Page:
Irina Pino

submarino amarilloHAVANA TIMES — Back when I was studying at the tourism school in Havana, a classmate and I used to go out with two young men from Cuba’s east. We went to parties, strolled together through Old Havana and practically became inseparable. As for sex, however, we never did it: we kissed and petted one another, but that was as far as we went with them.

Once, however, I did try to turn Pablo on. He was the kinder and more spiritual of the two. I liked him a lot because he was smart, sophisticated and read a lot. Most importantly, we shared an interest in classical music and we would always try and listen to CMBF, the radio station that aired that kind of music.

That afternoon, I tried to unbutton his pants, and he grabbed my hand firmly. I noticed he was confused, nervous, perhaps even scared. He immediately changed our plans, telling me he wanted to invite me to a restaurant where the food was excellent.

The second time I suggested we made love, he told me he was a virgin and that we should spend some months together getting to know each other better. He had strong feelings for me and felt I could be his soul-mate.

I must admit his suggestion moved me and I shared his comments with my classmate. She laughed in my face and, in a rather vulgar way, told me that Pablo probably had a small dick and didn’t want me to see it.

Time passed and I had to leave the school (in one of my first posts for Havana Times, I wrote about the incident that forced me to drop out). The important thing to know is that we never did have sex (Laura also never managed to do it with the other fellow).

Recently, while having a good time at Havana’s Yellow Submarine, a locale I frequent on weekends, I ran into my former classmates by surprise. I should mention they were the ones who recognized me and invited me to sit at their table.

Pablo and Ernesto, now in their fifties and with greying hair, confessed to me they’d been a couple since the time they were young, since the time we used to go out as a group. Today, they were declared homosexuals who shared their love with me without reservations.

I was stupefied by the news, but I danced and had a really good time with the two of them nonetheless.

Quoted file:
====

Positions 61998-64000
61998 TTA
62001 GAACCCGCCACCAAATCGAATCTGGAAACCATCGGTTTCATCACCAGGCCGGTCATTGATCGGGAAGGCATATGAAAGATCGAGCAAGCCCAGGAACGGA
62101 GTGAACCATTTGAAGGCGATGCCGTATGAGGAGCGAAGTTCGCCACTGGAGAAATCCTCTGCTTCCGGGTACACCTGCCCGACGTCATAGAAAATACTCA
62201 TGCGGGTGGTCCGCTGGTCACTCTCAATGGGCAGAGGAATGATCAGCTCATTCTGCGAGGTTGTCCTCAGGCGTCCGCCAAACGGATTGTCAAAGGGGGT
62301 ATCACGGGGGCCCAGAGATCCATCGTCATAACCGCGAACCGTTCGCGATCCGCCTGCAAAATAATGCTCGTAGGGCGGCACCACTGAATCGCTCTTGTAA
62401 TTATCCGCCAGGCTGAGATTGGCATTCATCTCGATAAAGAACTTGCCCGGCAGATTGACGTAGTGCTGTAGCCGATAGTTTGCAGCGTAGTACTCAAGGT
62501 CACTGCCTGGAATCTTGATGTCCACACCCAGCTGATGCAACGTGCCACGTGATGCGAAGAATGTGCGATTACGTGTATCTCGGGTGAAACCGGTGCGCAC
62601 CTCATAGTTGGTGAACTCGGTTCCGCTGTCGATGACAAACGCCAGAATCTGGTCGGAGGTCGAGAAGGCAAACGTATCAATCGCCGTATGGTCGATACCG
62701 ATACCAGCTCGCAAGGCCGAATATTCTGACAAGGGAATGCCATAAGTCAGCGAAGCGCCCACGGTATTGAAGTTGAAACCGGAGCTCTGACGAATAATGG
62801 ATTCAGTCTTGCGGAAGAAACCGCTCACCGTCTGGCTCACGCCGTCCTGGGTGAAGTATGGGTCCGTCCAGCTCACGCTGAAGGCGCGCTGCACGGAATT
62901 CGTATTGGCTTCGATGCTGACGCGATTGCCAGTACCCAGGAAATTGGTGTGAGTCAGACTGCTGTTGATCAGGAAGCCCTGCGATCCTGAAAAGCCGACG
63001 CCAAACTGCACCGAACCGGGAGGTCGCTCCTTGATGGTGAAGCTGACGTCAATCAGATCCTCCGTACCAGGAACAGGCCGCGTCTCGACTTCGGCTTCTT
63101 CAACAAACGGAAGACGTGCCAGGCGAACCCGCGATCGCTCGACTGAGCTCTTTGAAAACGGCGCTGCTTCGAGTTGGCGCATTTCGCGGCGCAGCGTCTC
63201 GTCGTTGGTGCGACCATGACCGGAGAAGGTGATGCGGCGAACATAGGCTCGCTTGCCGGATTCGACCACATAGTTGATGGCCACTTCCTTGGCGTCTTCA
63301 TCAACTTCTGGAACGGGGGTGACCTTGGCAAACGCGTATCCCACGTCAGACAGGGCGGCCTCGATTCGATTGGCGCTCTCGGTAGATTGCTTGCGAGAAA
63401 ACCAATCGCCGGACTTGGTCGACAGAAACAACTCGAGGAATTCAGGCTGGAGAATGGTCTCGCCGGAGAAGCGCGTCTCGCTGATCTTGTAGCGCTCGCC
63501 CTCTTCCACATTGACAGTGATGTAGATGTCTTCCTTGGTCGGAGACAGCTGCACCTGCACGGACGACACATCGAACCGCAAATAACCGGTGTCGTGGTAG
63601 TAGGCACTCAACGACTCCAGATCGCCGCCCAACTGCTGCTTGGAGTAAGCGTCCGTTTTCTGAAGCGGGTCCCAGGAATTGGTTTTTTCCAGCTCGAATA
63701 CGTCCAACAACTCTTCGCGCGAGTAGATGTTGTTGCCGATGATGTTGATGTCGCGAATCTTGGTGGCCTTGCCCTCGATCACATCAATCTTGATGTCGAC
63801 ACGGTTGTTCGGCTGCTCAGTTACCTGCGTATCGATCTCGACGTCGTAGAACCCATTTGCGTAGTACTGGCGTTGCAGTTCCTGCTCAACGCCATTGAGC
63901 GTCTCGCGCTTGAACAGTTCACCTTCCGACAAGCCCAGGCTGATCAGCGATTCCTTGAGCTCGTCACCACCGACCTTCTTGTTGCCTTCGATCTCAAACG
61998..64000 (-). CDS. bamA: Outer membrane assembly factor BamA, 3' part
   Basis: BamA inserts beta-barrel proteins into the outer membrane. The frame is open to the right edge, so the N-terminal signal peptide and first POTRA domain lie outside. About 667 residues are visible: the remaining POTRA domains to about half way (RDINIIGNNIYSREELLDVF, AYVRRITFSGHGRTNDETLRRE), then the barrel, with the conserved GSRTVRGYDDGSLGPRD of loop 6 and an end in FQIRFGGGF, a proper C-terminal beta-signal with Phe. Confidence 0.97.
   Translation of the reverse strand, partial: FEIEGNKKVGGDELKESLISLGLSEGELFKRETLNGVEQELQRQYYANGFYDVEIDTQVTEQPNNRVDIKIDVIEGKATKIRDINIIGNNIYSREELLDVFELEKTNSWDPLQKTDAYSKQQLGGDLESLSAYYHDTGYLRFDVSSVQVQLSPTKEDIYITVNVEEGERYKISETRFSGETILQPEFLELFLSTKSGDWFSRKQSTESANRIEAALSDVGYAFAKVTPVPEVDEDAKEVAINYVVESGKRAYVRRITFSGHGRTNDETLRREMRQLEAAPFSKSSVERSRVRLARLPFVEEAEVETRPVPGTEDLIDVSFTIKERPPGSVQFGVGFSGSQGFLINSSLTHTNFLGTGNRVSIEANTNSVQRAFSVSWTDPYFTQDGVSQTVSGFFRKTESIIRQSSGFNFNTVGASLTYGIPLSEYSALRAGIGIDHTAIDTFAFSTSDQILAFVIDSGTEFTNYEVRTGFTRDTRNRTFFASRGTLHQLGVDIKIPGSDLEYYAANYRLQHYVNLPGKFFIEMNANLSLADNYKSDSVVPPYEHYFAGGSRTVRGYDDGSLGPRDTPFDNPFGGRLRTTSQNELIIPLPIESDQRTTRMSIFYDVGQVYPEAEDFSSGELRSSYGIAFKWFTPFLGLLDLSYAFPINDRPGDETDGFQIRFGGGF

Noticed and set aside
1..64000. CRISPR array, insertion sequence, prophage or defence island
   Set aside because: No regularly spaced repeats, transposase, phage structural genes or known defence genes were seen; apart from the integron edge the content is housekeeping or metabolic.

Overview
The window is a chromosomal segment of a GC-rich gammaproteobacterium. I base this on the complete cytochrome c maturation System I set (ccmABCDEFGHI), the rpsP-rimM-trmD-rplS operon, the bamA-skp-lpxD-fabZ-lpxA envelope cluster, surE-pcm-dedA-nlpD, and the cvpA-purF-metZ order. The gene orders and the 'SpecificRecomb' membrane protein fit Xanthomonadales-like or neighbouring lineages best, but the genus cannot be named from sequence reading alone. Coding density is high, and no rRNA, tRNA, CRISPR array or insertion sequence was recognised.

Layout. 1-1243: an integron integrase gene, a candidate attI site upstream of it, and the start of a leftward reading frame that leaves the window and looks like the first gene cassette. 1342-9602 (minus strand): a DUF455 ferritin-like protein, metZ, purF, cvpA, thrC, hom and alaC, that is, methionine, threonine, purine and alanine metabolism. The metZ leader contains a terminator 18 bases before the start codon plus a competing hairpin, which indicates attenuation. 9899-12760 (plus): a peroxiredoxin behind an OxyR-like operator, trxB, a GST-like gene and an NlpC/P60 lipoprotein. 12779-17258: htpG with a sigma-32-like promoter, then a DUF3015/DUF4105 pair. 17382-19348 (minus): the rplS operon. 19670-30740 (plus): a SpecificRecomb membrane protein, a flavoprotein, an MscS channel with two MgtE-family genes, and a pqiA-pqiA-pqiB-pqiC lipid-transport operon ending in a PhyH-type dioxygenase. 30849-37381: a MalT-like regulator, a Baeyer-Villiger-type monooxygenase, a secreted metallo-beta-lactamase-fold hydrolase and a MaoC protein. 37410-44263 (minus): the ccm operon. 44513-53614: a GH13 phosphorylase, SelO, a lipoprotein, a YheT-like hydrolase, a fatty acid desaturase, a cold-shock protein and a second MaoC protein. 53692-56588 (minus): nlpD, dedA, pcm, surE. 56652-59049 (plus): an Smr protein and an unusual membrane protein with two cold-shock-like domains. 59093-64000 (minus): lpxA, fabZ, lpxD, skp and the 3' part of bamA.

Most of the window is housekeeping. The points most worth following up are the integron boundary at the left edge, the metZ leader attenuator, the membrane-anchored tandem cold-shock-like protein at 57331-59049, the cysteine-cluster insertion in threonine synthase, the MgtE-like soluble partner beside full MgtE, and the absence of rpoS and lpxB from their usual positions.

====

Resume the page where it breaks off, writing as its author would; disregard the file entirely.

Back home, I started putting two and two together: they would always look at each other in a very special way, would embrace lovingly whenever they had too much to drink, would seek each other’s advice for everything and seldom contradicted one another in front of us, two 21-year-old girls.

Irina Pino

Irina Pino: I was born in the middle of shortages in those sixties that marked so many patterns in the world. Although I currently live in Miramar, I miss the city center with its cinemas and theaters, and the bohemian atmosphere of Old Havana, where I often go. Writing is the essential thing in my life, be it poetry, fiction or articles, a communion of ideas that identifies me. With my family and my friends, I get my share of happiness.

2 thoughts on “Never Too Late to Come Out

  • Thank you for sharing such an interesting story about your experience in South Florida. Thankfully the US and many other nations, including Cuba, have made great strides against homophobia.

    Hopefully we will continue to move forward and eliminate this an other prejudices.

    Man’s inhumanity towards his fellow man may know no bounds, but I have faith that the better angels of our nature will eventually overcome.

    ….must have been a hell of a comic book for that time!

  • Thanks for sharing this story, which evokes an incident in my own life. In 1959 or 1960, when I was an adolescent living in South Florida, one day I had to take a Greyhound bus back to my small town south of Miami. My seat-mate was an unusual young woman. Perhaps because I have always been open and curious, after a short while she trusted me enough to reveal her sexual preference for her own sex; moreover, she even showed to me a rather salacious lesbian comic book! Yum-yum! I was fascinated, and devoured it with glee (yet a full decade before R. Crumb’s similar salacious comics!) Anyway, she got off in some godforesaken town like Princeton, Naranja, or Homestead (she was on her way to see a girlfriend) and I never saw her again. Still, I remember her–and our brief encounter–after all these years. At times, I wonder–and fantasize–if I had unknowingly met the future author of “Rubyfruit Jungle,” Rita Mae Brown ( a novel of growing up lesbian in So. Florida during the 1950’s/early 1960’s). Gays were so persecuted in The South at that time that after the local Florida version of the H.U.A.C. purged all the communists and progressives from teaching positions at the University of Florida, Florida State, and local high schools, then they went after the gays. Ditto a few years later, when I was a sailor in the U.S. Navy, stationed in Newport, Rhode Island. The local branch of Naval Intelligence had nothing better to do than to track down any and all gays they could get their hands on, and purge them from the Navy. Overnight, a half-dozen fellow sailors were purged, and disappeared from my barrack. Some given bad conduct discharges, others even sent to the brig (a naval prison) for the “crime” of being homosexual!

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